What is economics?


Definition: the social science that studies the production, distribution, and consumption of goods and services.


The earth can only provide a finite amount of resources, we use these resources to produce goods and services. Thus these goods and services are finite.

Human needs and wants on the other hand, are infinite. Because the resources used to satisfy these infinite wants and needs are finite, people cannot have everything they desire. Therefor, we can say that the resources the earth provides are scarce.

All goods and services that have a price are relatively scarce, this means that even tho they may be abundant, they will not be abundant enough relative to the demand for them. For example, it may seem that cellphones are not scarce, however, you can be sure that not everyone who wants a cellphone has one. This is probably because they cannot afford to buy one, therefor the price of the cellphones is being used to ration the cellphones that are available.

Therefor any good or service that has a price is being rationed. Such goods and services are known as economic goods.

Opportunity cost

Because people cannot have everything they desire, they will need to make a choice. This choice comes at a cost, known as the opportunity cost.

The opportunity cost is the cost in terms of a good or service of choosing another good or service. For example, if you decide to buy a computer for $1000 rather than a TV, the opportunity cost of that computer is the TV that you do not get, not the $1000 (opportunity cost is never expressed in money).

If a good or service has an opportunity cost, this means that it is relatively scarce, therefor it is known as an economic good.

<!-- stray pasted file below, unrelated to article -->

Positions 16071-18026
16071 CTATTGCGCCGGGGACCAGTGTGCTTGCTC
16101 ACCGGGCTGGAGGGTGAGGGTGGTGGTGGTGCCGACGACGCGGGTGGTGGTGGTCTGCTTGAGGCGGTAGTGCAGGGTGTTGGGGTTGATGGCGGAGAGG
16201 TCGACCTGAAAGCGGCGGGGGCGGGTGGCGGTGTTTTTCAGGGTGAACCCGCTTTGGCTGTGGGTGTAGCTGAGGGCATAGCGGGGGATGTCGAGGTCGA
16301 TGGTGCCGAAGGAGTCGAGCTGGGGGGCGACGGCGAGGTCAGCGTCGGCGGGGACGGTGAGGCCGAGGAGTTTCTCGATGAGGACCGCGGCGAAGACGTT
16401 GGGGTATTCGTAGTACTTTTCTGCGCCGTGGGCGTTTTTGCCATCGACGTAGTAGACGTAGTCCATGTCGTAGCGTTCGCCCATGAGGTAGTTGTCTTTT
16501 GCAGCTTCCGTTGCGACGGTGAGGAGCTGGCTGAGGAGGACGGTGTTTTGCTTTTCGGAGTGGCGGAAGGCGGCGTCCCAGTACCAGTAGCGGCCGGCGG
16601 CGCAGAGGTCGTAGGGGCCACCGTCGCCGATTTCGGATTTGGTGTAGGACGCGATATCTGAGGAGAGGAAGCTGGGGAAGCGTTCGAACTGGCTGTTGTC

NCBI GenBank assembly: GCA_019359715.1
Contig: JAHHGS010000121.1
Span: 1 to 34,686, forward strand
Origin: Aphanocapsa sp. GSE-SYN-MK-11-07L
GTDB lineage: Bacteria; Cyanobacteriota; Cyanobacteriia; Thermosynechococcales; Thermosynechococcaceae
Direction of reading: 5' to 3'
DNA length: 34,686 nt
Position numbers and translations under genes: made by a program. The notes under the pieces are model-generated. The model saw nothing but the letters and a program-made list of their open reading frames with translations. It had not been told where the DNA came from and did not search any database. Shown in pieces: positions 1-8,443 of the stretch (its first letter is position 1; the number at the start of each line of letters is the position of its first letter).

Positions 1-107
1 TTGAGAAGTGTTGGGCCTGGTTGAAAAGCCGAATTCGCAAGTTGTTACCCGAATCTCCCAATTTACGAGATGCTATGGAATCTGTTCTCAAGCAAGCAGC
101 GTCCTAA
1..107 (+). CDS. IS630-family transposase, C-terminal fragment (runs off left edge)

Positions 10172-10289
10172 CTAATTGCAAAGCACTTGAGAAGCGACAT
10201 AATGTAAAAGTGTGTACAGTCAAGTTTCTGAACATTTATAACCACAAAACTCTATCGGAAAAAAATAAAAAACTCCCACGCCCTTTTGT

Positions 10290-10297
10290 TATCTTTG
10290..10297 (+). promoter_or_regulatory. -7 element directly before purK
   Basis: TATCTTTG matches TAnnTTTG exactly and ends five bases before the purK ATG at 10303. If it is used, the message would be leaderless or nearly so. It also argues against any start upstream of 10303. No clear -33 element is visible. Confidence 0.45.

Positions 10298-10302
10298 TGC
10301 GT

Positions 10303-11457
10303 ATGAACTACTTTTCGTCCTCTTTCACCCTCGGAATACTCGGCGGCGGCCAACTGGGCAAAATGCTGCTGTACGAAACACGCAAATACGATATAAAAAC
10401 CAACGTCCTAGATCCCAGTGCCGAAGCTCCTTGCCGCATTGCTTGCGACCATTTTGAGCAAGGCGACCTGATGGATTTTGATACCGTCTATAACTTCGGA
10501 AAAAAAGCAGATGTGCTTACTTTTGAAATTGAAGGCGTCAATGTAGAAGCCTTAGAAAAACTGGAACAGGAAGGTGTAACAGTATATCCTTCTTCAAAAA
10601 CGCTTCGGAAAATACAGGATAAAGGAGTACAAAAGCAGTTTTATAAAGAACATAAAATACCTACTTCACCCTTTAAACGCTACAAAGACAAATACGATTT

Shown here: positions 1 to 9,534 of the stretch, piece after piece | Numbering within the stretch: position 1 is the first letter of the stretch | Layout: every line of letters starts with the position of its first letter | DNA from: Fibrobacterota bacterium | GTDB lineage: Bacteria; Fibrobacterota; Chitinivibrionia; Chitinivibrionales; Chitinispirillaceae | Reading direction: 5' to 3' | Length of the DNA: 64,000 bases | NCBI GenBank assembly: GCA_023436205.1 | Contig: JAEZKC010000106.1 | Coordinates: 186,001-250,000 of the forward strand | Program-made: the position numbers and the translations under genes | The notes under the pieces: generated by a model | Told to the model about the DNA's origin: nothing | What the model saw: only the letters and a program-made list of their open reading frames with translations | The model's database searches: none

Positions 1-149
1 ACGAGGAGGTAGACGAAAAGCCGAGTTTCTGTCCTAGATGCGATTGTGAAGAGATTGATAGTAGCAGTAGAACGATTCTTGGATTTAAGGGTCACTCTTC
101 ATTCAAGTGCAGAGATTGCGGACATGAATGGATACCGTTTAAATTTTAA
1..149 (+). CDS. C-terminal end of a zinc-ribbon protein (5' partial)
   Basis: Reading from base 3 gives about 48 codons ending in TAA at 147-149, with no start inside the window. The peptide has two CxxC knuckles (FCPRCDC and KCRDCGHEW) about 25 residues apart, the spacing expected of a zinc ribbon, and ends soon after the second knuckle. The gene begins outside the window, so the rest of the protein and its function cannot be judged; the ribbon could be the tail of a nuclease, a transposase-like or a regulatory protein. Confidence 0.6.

Other things such as air and sea water do not have an opportunity cost, for example, we do not need to give anything up in order to breathe. These things are known as free goods. They are not relatively scarce and therefor do not have a price.

The basic economic problem

Because good and services are relatively scare, choices need to be made. These choices can be expressed in three questions that represent the basic economic problem:

  • What should be produced and in what quantities?
  • How should things be produced?
  • Who should things be produced for?

Factors of production

There are four categories of resources that allow an economy to produce goods and services. These are known as the factors of production.

This includes the land itself, everything that is found on and under it. The sea, everything that is found in and under it.

The physical and mental contribution of the existing workforce.

The factor of production that comes from the investment in physical and human capital. Such as machinery and tools for physical capital or education and healthcare for human capital

Organising and risk taking factor. Entrepreneurs organize the other factors of production in order to produce goods and services

Production possibility frontiers

Production possibility curves are used as a graphical method of illustrating choice, opportunity cost and scarcity (as well as other concepts).

Production possibility curve

Figure 1.1.1 - A production possibility curve

Figure 1.1 is an example of a production possibility curve, the only two things produced by the economy and guns and butter.